In what can be assumed to be an attempt to relate to the fictitious woman voter who eludes consecutive governments, this week's Autumn Statement and Spending Review promised that funds from the tax on sanitary products would go towards women's charities. This move gained slaps on the back for its inventor, new Conservative MP for Colchester Will Quince, and equally garnered criticism: why should one inequality be used as an attempted equaliser for a different injustice? The cuts announced on Wednesday are symbolic of the government's disregard for vulnerable people.
Though regulation means that the taxation of sanitary products will stay in line with other luxury products unless EU policy shifts, the policy announced in the statement fails to address the demand across Europe to recognise sanitary items as a non-luxury. Over a quarter of a million people have signed a UK-based petition to show their support for redefining sanitary items, alongside Jaffa Cakes, as a necessity. In promising to give the money earned from this unjust taxation on people who menstruate to women's charities, the government is attempting to silence those calling out one injustice through gesture politics: the money for counselling services should be a priority, not part of a gimmick which promotes a cissexist false conflation of people who menstruate with women. In dedicating the tax on menstrual items to women's charities, Osborne's project resigns that this menstrual tax will continue, and that those who continue to fight against this discriminating monthly charge can be painted as villains; this proposal can mean that opposition to one injustice will have you tarred as unwilling to tackle another.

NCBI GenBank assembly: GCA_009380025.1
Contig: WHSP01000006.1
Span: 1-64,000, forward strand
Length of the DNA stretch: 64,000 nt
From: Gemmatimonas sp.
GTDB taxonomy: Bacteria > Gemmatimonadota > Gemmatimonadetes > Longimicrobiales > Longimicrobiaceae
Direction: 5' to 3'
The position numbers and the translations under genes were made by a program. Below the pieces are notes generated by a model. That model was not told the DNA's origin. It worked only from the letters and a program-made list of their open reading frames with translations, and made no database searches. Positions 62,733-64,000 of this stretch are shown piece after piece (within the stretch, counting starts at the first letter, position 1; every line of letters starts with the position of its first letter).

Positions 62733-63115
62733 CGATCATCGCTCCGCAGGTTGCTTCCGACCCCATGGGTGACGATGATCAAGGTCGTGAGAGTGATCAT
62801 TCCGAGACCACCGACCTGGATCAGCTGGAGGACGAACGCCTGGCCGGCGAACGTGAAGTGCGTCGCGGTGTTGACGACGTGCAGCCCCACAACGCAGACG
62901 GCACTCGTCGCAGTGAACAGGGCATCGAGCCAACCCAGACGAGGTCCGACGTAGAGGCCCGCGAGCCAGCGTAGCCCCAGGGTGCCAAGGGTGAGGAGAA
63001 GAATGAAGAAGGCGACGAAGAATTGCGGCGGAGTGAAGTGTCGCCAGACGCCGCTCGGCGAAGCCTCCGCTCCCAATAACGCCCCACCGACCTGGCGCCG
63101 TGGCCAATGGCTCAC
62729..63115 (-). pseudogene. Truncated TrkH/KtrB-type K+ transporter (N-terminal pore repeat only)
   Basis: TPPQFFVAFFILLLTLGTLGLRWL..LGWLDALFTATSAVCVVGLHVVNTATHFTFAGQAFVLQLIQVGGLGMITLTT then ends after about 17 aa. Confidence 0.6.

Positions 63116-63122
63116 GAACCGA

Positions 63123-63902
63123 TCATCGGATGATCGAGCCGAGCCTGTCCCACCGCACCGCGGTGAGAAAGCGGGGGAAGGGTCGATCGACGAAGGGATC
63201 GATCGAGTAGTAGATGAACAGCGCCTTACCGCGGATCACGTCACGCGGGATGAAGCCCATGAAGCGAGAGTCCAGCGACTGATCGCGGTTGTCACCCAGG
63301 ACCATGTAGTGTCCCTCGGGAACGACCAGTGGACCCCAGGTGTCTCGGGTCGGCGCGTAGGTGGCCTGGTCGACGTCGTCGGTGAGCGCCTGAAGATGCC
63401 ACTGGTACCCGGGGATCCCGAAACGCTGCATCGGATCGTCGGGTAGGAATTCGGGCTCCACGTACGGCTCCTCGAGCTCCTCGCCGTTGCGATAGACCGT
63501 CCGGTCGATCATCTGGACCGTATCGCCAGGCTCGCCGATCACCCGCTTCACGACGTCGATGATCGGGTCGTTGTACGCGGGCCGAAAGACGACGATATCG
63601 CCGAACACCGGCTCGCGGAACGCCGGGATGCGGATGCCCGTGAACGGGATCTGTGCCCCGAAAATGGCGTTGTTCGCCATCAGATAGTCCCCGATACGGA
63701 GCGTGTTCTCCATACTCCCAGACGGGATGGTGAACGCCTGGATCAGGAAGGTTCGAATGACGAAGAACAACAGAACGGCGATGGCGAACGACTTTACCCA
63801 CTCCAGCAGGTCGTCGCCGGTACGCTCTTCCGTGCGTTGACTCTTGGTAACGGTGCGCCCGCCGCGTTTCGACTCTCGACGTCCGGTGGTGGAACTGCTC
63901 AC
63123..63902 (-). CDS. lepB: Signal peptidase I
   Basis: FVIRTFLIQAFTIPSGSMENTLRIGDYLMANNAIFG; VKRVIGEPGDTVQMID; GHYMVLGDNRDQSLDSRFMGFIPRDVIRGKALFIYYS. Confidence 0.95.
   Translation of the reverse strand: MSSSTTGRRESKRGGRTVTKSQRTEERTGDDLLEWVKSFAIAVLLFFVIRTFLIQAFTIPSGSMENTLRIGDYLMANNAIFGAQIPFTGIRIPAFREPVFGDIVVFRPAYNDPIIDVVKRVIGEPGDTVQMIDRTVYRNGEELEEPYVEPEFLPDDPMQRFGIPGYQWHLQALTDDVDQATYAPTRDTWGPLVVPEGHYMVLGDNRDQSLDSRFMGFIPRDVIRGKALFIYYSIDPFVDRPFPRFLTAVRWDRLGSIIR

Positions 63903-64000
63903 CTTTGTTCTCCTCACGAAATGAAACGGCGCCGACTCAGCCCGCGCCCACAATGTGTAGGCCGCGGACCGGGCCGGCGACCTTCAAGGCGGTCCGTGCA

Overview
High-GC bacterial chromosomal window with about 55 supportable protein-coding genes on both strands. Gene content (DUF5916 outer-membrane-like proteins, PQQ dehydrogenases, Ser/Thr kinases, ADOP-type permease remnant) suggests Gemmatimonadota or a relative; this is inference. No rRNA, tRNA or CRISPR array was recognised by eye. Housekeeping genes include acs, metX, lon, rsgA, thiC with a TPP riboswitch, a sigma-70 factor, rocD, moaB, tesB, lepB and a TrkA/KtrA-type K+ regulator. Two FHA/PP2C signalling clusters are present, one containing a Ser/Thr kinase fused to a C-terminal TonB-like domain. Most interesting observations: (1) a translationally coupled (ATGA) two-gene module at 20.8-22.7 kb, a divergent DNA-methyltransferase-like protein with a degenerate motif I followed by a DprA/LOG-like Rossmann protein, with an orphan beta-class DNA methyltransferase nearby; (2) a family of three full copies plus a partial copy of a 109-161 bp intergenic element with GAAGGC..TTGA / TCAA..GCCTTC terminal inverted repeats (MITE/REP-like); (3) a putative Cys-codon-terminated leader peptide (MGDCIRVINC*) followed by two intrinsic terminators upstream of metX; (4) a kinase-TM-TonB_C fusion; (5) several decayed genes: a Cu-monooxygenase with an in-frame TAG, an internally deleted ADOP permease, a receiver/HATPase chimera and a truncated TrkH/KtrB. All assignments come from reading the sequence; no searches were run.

Whilst George Osborne's statement enumerated some of the worthy charities which this unjust tax money is proposed to back, he omitted to mention Rape Crisis, a charity whose struggle for funding has been known, and mentioned in national media outlets, for several months. The failure to make reference to Rape Crisis is due to one of three possibilities: that Osborne's team of advisors neglected this charity by mistake; that Osborne's team of advisors neglected this charity through willful ignorance; or indeed, that George Osborne found the word 'rape' too unpalatable to mention in the House of Commons.
We live in a United Kingdom where an advice centre for Asian women can be replaced by the offer of a burger and a beer for a fiver; the underfunding of services for the most vulnerable people in the UK can and will continue to lead to catastrophic results. A study published to commemorate this year's White Ribbon Day stated that forty-two per cent of Rape Crisis centres in England and Wales have no funding confirmed from March 2016, four months from now. Last year Rape Crisis answered 165,000 calls, and this week its sister organisation Imkaan has published news that the last financial year saw 733 BME women seek refuge in London, where only 154 of these requests were successful. Waiting lists are already too long: the government has consistently neglected its duty to protect its most vulnerable citizens, and £15 million from a discriminatory taxation is not enough money for a sector which is already struggling.
The government needs to fund services for survivors of sexual abuse, but the utilisation of money taken from those who menstruate plays into a coy binarism. The need for accessible sanitary items is pressing; so is the need for refuge and counsel for survivors of abuse: despite what this proposal implies, these are not mutually exclusive.